warlord.jpg

 

 

And guess what... the Forum gets an acknowledgement (I hope the mad STH girls will forgive Mr. Shirley's oversight though ;) )

ackn.jpg

 

Don't hold your breath for a review though I'm only half way through House of Leaves and, utterly gripping though that is, I seem to be permanently knackered these days and tend to fall asleep with worringly middle-age vigour when I try to read before I go to bed (I woke up cuddling the book this morning!) So it may be a couple of weeks before I start this one... so I'll put it on my bedside table and enjoy the anticipation :biggrin:

 

 

Bad. Ass.

 

(Oh, and I've gotten what I think is halfway through house of Leaves (If you're reading it, you know what I mean) but I had to stop to read other things for some reviews I had to write. I'm going to start it again soon, though.)

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I should remind anyone that John Shirley made a silk purse out of the Constanteen adaptation. I am looking forward to reading this (and probably gazing upon the full size print of the cover art print sent to me by that the nice chap who makes covers for the Hellblazer books.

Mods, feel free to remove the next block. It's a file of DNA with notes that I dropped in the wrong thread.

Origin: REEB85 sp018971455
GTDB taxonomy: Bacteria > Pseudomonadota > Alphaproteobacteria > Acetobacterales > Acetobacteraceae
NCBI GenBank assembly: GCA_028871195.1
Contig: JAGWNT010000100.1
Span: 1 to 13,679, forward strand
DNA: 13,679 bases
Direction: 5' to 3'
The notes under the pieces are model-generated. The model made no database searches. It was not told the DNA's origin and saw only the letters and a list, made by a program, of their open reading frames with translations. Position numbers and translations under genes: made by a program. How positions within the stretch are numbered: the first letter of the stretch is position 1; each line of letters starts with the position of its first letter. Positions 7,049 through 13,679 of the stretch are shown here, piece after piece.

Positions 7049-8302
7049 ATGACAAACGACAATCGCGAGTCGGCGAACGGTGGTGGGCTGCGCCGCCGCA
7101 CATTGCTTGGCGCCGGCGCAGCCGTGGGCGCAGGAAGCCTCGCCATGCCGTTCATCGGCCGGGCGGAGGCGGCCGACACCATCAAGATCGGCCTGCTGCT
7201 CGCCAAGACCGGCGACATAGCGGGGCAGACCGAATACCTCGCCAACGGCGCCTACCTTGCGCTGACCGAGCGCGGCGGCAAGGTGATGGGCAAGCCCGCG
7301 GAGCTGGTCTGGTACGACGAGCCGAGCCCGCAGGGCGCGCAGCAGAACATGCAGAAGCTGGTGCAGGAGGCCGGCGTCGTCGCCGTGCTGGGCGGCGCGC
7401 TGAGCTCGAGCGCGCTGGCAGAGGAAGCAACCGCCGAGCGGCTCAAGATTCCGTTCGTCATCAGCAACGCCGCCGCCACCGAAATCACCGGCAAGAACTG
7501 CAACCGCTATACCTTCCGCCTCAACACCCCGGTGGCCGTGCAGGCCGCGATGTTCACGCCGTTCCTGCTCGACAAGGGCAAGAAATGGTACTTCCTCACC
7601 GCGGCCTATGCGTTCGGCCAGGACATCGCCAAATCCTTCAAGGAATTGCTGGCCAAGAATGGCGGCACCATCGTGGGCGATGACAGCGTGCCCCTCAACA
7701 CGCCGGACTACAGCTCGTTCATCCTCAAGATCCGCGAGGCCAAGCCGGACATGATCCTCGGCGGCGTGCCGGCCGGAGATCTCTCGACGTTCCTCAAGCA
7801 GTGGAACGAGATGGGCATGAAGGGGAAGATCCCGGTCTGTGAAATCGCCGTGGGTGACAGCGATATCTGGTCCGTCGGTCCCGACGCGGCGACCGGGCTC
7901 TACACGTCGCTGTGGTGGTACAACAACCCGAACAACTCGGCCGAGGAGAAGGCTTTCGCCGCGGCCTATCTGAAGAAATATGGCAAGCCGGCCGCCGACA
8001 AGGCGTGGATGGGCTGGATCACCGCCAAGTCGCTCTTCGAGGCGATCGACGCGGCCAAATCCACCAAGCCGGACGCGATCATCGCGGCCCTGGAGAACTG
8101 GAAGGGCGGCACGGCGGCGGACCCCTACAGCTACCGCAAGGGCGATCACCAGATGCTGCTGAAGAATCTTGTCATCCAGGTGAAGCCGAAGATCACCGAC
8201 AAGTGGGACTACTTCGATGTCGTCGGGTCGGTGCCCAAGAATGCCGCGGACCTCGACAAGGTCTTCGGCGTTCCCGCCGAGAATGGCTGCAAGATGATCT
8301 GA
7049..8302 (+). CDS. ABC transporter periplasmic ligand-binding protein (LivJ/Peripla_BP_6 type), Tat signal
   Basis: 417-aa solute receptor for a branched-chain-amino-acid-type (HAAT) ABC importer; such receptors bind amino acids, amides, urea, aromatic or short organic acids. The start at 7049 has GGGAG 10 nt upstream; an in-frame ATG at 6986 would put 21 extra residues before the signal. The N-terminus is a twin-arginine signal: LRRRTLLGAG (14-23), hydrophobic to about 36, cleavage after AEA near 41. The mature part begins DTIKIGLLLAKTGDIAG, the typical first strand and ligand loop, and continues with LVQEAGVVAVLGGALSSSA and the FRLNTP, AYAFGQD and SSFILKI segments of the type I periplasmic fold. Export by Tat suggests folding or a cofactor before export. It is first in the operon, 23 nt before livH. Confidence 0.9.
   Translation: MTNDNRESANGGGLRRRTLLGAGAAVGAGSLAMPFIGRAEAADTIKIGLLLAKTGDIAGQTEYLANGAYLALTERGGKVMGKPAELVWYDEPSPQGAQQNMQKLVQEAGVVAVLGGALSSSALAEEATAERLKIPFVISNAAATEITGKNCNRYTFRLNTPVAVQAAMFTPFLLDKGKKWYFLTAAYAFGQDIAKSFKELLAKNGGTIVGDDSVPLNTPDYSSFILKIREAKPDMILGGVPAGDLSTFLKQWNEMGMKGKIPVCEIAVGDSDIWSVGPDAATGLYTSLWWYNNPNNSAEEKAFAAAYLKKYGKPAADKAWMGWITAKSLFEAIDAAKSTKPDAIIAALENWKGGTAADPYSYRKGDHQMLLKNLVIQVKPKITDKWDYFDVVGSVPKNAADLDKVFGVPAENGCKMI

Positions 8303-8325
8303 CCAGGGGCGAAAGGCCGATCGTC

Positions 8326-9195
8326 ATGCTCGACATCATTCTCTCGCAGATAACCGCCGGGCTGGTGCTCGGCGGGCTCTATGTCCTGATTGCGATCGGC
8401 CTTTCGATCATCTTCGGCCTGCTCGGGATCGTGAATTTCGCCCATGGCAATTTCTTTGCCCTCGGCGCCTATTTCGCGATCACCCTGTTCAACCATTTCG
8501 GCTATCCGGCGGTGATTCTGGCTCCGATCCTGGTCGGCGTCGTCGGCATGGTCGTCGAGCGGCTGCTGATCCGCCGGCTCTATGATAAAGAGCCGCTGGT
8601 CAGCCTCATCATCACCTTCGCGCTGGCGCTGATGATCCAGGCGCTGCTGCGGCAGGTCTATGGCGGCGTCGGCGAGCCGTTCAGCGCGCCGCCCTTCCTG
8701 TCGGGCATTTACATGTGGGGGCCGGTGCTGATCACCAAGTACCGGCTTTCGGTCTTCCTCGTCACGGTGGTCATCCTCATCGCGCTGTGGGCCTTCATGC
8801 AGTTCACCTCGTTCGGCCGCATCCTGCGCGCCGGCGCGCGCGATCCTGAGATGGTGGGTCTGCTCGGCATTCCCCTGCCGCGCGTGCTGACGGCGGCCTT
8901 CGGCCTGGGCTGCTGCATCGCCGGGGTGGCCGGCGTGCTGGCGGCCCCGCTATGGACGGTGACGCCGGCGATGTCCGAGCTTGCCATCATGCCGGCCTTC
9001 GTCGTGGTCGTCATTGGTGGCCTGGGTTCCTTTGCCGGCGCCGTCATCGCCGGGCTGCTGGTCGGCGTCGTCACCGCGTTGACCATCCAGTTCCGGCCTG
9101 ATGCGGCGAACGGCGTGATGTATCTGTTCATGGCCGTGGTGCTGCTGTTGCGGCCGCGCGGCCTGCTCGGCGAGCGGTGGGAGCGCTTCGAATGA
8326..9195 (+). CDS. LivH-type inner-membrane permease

That excerpt has definitely got me even more interested, with only a few comments about the slang:

 

"Must've gotten pissed, blacked out...must've been one fuck-all of a piss-up..."

fuck-all means nothing. That is to say "George Bush has fuck-all upstairs" means he has no brains.

 

Chas's first words are a bit stodgy, he's Sarf Landan not East End.